Addressing the Tower Climber Skills Shortage in Telecom



Our client is a leading global networking and telecommunications company. Network services is a key line of business for our client and they consistently bid on new wireless construction and upgrade projects that require a substantial number of Tower Climbers to complete.

Tower Climbing, once dubbed as the most dangerous job in America by OSHA,  has approximately 15,000 workers in the US. Despite the significant  occupational hazards, the position has typically been low paying and staffed predominantly by sub-contractors.

Cell site towers are traditionally owned by communication infrastructure companies and leased to wireless carriers. Wireless carriers in turn contract the work to services companies, who often sub-contract to local tower work companies. Sometimes there may be an additional company or two in the mix, resulting in five layers between tower owner and tower climber. As a result, quality and compliance have been historically low and a real concern for wireless providers.

Tower Climbers often work in crews of four – three climbers and one supervisor. There is a clear skills shortage in tenured workers and many have traditionally worked for small subcontracting companies. The talent pool – already a very small number – is actively employed and engaged in sub-contractor work.

Our client recognised the need to employ more Tower Climbers on a full time employee basis as opposed to subcontracting the work. They invested in extensive training programs in order to ensure workers’ safety, project quality, and regulatory compliance. In 2019, our client opened a state-of-the-art facility to train tower climbers on industry standards and carrier specifics in an extensive three week program required for all hires – regardless if entry-level or experienced.

As our clients’ RPO provider, Pontoon needed to match our clients’ investment and aggressive sales with tower crew headcount.

Our Approach


To meet demands, Pontoon researched and identified trade schools as a potential talent opportunity. Our client selected six schools in fourteen different locations to partner with. In a targeted campaign, the client spoke often at these schools to persuade students to consider telecommunications tower work over the more popular power occupations. All day information and interview sessions were conducted, and students received Letters of Intent for job offers once they graduate. In addition, these students often get exposure to climbing heights and extreme conditions before graduating and starting in this line of work. These two factors often create a high attrition rate for entry-level candidates and the trade school education programs helped curb that significantly.

Our team also recognised weaknesses in the interview process. In a tight labour market, time is essential, and the interview process was taking much too long. Pontoon restructured the full process. We first identified process owners and designated one or two interviewers per region. The interviewers in turn provided allocated interview times on a weekly basis, allowing our team to schedule interviews in real time with candidates. Many candidates were unable to schedule time for face to face interviews and dropped from the process as a result. To improve candidate retainment, we eliminated face to face interviews and implemented Skype video interviews. Interview feedback and hiring selection had become a time concern as well so our team created automated interview forms in the ATS and set an SLA with hiring teams of 24 hours. Having only a handful of interviewing managers now allowed us to meet this SLA and offer positions much quicker, ensuring we didn’t lose the candidate to other offers. This also created a more streamlined and consistent hiring experience for the candidates.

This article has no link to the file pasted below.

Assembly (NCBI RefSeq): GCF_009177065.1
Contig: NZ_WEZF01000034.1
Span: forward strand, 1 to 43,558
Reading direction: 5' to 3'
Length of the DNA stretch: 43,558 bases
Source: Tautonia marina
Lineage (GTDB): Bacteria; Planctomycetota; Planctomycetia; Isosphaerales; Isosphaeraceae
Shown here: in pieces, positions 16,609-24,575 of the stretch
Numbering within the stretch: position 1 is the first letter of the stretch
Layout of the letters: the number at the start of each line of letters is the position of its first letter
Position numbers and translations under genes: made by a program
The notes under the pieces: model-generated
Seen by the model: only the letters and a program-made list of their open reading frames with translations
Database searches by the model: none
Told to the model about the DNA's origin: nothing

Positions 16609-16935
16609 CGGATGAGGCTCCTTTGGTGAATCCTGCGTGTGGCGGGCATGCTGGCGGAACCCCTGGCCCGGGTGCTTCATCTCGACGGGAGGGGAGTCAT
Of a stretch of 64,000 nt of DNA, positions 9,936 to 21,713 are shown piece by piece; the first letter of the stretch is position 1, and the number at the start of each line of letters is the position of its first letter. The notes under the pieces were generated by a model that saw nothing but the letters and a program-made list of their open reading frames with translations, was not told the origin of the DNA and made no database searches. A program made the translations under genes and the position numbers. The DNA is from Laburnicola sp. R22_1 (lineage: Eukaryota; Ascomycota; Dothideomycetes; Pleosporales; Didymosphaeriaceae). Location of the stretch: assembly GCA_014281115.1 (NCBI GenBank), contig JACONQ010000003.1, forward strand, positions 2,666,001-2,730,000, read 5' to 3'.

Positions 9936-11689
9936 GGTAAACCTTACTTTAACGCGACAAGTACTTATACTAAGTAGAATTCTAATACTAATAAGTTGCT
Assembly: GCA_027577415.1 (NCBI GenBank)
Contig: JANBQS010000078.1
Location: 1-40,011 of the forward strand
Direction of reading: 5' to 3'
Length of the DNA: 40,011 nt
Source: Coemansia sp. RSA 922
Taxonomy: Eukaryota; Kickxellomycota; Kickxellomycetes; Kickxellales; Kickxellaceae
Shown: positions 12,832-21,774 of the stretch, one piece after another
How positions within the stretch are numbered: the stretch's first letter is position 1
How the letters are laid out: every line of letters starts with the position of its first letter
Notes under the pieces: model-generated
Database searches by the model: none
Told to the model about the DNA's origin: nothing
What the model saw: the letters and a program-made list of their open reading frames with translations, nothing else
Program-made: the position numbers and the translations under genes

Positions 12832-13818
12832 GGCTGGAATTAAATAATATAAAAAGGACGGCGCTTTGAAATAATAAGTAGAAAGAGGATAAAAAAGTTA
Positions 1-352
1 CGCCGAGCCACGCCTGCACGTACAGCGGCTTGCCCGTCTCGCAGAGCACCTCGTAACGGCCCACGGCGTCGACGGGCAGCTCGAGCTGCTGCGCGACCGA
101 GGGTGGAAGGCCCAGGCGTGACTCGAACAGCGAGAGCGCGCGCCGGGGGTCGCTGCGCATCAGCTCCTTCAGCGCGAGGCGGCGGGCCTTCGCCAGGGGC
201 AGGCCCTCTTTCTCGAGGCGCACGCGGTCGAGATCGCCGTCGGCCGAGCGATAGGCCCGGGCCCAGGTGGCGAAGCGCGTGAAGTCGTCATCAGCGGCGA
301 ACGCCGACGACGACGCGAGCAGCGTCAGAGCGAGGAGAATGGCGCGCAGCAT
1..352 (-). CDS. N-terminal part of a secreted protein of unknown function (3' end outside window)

Furthermore, our team noticed common communication habits within the tower community. Text proved to be the most impactful line of communication. We implemented LoopSMS and automated recruiting and on-boarding messages. For instance, SMS messages are now sent to candidates the day of their interview to confirm again or request a reschedule. This notably improved engagement and the overall candidate experience.

Lastly, our client needed scalability from Pontoon. The number of workers needed is based on project bids won. Our client could not forecast demand even in the short term, which made a traditional RPO contract difficult. To support this, we created specialised teams in our Shared Services centres that work off of a contract separate from our general RPO agreement. The Shared Delivery team can easily ramp up or down based on project supply and demand.

Client Results


In 2018, Pontoon’s RPO team hired approximately 1,000 tower workers in the US – a significant market share considering there are approximately 15,000 workers in the country. 43% of these hires were from trade schools, up from only 2% in 2017.

Time to fill also significantly improved in 2018 due to the changes in the interview process, communications enhancements, and an increase in talent from trade schools. At program inception, time to fill cycle time was 70 days. In 2017, the time to fill cycle was down to 40 days and in 2018 the cycle time was down to 15 days.

These changes in the process dropped time to fill by 63% last year and by nearly  80% since program inception. 

Despite a clear skills shortage, the speed to hire and increased talent pool coupled with the client’s investment in training has allowed the client to meet aggressive timelines, improve project quality and compliance, and continue to bid and win new services projects.

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